Archives for December 2005
Showing Evidence Meets Classroom Success
Showing Evidence, an educational tool that Inquirium developed for Intel, is hitting the classroom and getting some rave reviews. The Winter 2006 edition of the Intel Innovator provides this exciting testimonial of how one classroom successfully used Showing Evidence to explore controversial biotechnology topics. Students used the tool to construct arguments, support them with evidence, evaluate their claims, and share their thinking with peers.
Students were so engaged that they used Showing Evidence from home, and were still talking about the project six months later. Several students, who had strong opinions, changed their position based on compelling evidence they uncovered themselves— a first in [the teacher’s] 17 years of teaching.
Jury out on Microsoft Student 2006
It’s midway through the school year, and the jury still seems to be out on Microsoft Student 2006, which was released last summer.
The company bills it as “a comprehensive, subject-specific productivity software product designed to help middle- and high-school students efficiently complete high-quality homework assignments and achieve academic success.” But really, it seems to be targetted at parents who feel unprepared to help their kids with their homework— and whom will likely be the ones doing the purchasing.
As best I can tell, Student is a beefed up reference library along with templates and tutorials to support the use of Office tools. Additional features include a graphing calculator and supplemental online help service for math homework.
The Washington Post gave it low marks back in July, along with these student testimonials:
“I definitely liked this program, but I don’t think I’d use it for anything except maybe doing research for a report or playing with it when I was really bored.”
“I couldn’t find anything that really went into depth on a particular subject. Since you’d have to go online, or go to the library to do more research anyway, why would you need this program?”
The evidence would suggest that uptake has been less than expected— Microsoft originally released it for $100, and it’s now available for $60 on Amazon.
Really? Next Year?
The first notebooks are expected to hit the market during the fourth quarter of next year, according to the organization. Representatives say they expect initial orders for the machines to range from 5 million to 15 million units. Pricing of the Linux-based notebooks is expected to start “near $100” and decrease over time.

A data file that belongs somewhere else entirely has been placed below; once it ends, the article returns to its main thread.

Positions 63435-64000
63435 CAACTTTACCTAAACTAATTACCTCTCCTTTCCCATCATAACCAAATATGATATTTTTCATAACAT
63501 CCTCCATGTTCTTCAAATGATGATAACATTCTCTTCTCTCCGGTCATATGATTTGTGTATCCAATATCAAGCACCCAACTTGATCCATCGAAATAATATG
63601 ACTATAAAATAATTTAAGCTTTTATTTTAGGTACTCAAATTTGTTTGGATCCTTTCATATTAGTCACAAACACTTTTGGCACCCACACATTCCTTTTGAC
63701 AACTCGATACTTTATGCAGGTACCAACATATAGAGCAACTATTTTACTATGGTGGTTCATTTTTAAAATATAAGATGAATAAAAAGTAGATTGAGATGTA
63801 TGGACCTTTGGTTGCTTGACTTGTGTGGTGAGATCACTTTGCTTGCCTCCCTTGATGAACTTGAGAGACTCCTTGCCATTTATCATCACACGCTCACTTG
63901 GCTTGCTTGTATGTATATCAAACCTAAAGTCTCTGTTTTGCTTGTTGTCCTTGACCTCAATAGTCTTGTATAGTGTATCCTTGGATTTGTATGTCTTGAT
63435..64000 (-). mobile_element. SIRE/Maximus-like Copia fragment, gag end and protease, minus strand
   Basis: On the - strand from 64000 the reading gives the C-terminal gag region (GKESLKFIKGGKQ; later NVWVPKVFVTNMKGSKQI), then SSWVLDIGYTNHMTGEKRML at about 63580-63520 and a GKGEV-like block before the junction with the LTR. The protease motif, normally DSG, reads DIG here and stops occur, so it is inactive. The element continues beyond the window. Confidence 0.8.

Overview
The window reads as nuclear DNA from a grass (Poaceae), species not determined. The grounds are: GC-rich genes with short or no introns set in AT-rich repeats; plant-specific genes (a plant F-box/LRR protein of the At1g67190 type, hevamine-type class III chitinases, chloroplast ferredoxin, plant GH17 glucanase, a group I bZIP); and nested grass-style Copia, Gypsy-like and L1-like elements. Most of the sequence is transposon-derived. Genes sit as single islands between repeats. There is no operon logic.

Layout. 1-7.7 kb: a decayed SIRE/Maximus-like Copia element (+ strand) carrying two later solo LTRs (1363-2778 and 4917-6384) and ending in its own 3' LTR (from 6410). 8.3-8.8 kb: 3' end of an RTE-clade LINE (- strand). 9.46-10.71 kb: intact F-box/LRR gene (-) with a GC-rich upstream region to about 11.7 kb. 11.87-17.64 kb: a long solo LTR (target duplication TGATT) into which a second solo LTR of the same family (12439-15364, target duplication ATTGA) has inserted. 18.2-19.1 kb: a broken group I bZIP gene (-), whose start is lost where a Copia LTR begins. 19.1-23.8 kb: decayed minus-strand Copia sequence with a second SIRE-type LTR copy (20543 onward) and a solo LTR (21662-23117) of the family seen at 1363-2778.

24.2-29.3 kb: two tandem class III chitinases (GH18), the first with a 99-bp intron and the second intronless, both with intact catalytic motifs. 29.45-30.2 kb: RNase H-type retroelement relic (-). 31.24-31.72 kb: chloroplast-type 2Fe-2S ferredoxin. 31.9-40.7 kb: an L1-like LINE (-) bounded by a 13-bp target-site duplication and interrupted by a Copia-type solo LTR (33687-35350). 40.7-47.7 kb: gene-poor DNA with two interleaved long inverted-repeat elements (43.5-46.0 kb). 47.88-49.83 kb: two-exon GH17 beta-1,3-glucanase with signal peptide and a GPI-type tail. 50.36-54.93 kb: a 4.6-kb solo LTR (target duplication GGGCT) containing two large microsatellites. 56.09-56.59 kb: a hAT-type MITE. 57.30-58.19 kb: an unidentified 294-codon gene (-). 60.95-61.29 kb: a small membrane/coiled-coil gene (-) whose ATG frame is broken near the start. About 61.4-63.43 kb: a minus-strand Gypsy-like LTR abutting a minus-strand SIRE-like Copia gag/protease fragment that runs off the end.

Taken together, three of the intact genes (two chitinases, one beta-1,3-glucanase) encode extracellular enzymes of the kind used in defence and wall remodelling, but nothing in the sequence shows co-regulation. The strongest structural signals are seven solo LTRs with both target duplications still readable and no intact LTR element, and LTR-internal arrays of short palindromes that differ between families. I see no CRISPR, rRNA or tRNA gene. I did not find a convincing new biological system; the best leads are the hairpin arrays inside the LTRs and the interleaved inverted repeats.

Here’s the official MIT blurb.
30 Years of Computer Market Share
ArsTechnica has a nice long discussion of personal computer market share over the past 30 years.
It’s been a long, strange trip for the personal computer over 30 years. Ars takes a look back at the comings and goings of players in the PC market, from Altair to Zeta OS, to see how we got where we are today.
One caveat about the numbers in this article: these are overall market share values, and if you’re interested in a particular niche market, they may not be as accurate. For example, Apple often touts its foothold in the creative professional market, and has a higher share of the education market than it does overall.
Web typography primers
We’re always in the process of updating our web site, hopefully for the better…In that spirit, here are two great resources for thinking about typography on the web.
The ‘Elements of Typographic Style’ is a classic book on typography. Richard Rutter is in the process of applying the principles to the web at webtypography.net.
The Anatomy of Web Fonts is a nice overview on the subject.
Ruby on Rails News
Ruby on Rails 1.0 is out, and the website’s been revised. If you’re interested in rapid web application development (RWAD? RAD/Web?) it’s worth a look (this movie is an amazing demo, and incidentally sold me on TextMate).
The first Ruby on Rails Conference is slated for next year, June 22-25 in Chicago.
I expect Rails to really take off once it becomes common on hosted servers. Currently it’s a very cool technology that few hosting companies support. But with the 1.0 release, I think that will start to change.
Tools and Techniques from Interaction Design
I’ve been exploring interaction design lately, and thinking about how much of the work we do intuitively can benefit from the more formalized various tools and techniques that interaction designers use in their work.
Here’s a great example of a design process: The MAYA Design firm redesigned Carnegie Library branches. Here is an overview of the process. And here’s a more detailed PowerPoint presentation (25MB). (Here’s the page where this came from: MAYA’s presentation at User Experience Week 2005 where you can find some PDFs of the slides and talking notes.)
The content (i.e. redesigning a library) is pretty interesting, but be sure to look at the artifacts (lots of photos) and diagramatic explanations. The User Experience Week 2005 PowerPoint presentation gives a pretty nice narrative of the process.
This is a nice list of tools that Information Architects use from the Information Architect Institute site.